Matrix Analysis

Math 623
Spring 2013
Course number: 21810
Meeting Tu Th 9:30 - 10:45
GMCS 328
San Diego State University
Last Class: Tu. May 7.
Final Exam: Fri. Th. May 16, 8:00-10:00.

Professor: Mike O'Sullivan
Web page:
Office: GMCS #579, ext. 594-6697
Office Hours: Tu Th 1-3:00.
I will usually be available Tu Th 11-12. On other days I am often available in the afternoon, but it is best to email me in advance to schedule a meeting.

Detailed Information

Notes on Schur's triangularization theorem
Grone's notes on Gershgorin Theorems
Notes on Trace and determinant
Notes on Hermitian matrices
Notes on Normal matrices
Final exam problems and guidelines


Horn, Johnson Matrix Analysis Cambridge University Press, 1st Ed. (1985) or 2nd Ed. (2012).

This is a standard and highly regarded reference on the subject. While we will not follow it closely, nearly everything we study will be found, in great depth, in this book.

It is worth having an undergraduate text handy, since Horn's book is quite intensive. Here are references that I recommend, but anything you used in a previous course should be sufficient.

Strang, Linear Algebra and Its Applications Any edition. A widely used, very readable book. I used it to prepare notes on orthogonal subspaces and the Gram-Schmidt process. Strang's lectures are also available at MIT's website.

Axler, Linear Algebra Done Right Springer. I used this for a reference on Jordan canonical form--developing it without the use of determinants.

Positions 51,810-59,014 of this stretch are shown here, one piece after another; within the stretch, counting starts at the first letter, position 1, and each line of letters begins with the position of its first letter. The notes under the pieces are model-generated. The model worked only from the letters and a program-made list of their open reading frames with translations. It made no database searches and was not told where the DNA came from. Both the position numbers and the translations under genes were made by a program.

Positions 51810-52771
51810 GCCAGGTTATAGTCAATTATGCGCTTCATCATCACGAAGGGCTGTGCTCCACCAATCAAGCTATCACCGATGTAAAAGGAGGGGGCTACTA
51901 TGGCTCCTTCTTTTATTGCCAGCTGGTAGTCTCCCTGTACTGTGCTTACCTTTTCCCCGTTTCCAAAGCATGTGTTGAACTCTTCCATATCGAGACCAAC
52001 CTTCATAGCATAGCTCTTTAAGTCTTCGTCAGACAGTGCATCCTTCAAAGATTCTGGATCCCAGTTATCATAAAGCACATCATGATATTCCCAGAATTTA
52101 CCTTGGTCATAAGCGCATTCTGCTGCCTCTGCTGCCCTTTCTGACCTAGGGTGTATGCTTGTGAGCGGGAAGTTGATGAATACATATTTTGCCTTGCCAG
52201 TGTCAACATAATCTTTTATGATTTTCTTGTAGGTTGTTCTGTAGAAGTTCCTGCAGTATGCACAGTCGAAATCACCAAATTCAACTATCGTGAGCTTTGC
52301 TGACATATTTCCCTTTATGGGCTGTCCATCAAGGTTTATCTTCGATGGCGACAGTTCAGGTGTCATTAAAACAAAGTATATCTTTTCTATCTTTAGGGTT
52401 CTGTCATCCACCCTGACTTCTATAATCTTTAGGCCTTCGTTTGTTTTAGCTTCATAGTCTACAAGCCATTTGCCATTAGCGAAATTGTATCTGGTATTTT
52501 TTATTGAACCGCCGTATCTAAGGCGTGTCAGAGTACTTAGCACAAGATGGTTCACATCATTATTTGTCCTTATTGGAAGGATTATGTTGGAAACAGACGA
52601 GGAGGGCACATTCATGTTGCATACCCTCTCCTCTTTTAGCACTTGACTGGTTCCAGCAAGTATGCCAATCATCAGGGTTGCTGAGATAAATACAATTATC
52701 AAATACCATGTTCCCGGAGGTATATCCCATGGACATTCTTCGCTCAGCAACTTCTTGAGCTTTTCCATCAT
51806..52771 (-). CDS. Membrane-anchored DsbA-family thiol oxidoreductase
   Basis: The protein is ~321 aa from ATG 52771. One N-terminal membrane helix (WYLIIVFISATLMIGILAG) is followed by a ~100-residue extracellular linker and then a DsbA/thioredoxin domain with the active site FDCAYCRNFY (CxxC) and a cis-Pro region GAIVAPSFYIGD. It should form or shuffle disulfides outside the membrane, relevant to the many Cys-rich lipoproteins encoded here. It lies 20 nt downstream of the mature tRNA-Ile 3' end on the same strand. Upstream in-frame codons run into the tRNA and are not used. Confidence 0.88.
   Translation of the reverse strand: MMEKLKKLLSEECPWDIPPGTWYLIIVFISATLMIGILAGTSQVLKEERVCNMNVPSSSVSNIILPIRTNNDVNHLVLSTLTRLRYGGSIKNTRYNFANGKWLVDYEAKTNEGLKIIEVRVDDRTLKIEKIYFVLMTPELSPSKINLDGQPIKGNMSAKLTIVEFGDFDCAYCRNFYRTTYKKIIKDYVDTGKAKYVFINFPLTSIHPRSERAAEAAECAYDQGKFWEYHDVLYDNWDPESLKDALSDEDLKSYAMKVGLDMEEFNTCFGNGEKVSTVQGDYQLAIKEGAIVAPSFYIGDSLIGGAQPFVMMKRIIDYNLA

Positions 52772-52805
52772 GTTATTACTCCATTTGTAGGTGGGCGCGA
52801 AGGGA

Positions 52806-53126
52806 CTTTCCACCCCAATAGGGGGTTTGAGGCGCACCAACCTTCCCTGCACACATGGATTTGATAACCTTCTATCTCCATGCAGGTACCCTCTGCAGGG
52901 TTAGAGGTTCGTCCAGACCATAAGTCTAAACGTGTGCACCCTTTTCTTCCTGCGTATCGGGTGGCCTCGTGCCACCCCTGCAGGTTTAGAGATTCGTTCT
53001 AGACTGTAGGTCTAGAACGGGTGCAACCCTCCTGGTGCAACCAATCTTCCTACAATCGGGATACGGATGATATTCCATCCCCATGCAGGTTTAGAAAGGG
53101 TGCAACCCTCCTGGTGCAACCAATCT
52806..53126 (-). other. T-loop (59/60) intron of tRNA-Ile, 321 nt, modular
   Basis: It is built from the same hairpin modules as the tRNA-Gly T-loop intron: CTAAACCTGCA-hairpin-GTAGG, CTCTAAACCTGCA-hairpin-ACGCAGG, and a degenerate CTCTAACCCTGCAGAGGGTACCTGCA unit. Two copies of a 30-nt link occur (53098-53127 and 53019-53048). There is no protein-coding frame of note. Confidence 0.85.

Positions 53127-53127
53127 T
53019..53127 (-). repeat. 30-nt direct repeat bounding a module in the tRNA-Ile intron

Beezer, A First Course in Linear Algebra. This is freely available. The web version has embedded Sage code so that you can do computational experiments within the text of the book.


A good understanding of linear algebra as in Math 524. I will assume you've seen the following material. We will cover it at relatively quickly, and at greater depth.

Course Description

The are numerous interesting topics that we can study in this course. I expect to introduce the most fundamental results from the following areas,in roughly the order listed.
  1. Solution of linear systems and matrix algebra.
  2. Vector spaces and subspaces.
  3. Orthogonality and Gram Schmidt.
  4. Unitary similarity.
  5. Eigenvectors, eigenvalues, diagonalization and Jordan canonical form.
  6. Hermitian, and symmetric matrices.
  7. Location of eigenvalues.
  8. Positive definite matrices.
  9. Nonnegative matrices and the Perron-Frobenius theorem.
If time allows we can explore some topics in more depth. I'm quite willing to follow the interests of the class.


The course grade will be split roughly evenly between written homework assignments, and exams. You are encouraged to work with one another to solve the problems on the homework, but solutions should be written individually. I may incorporate problems requiring computations using a mathematics software package as well.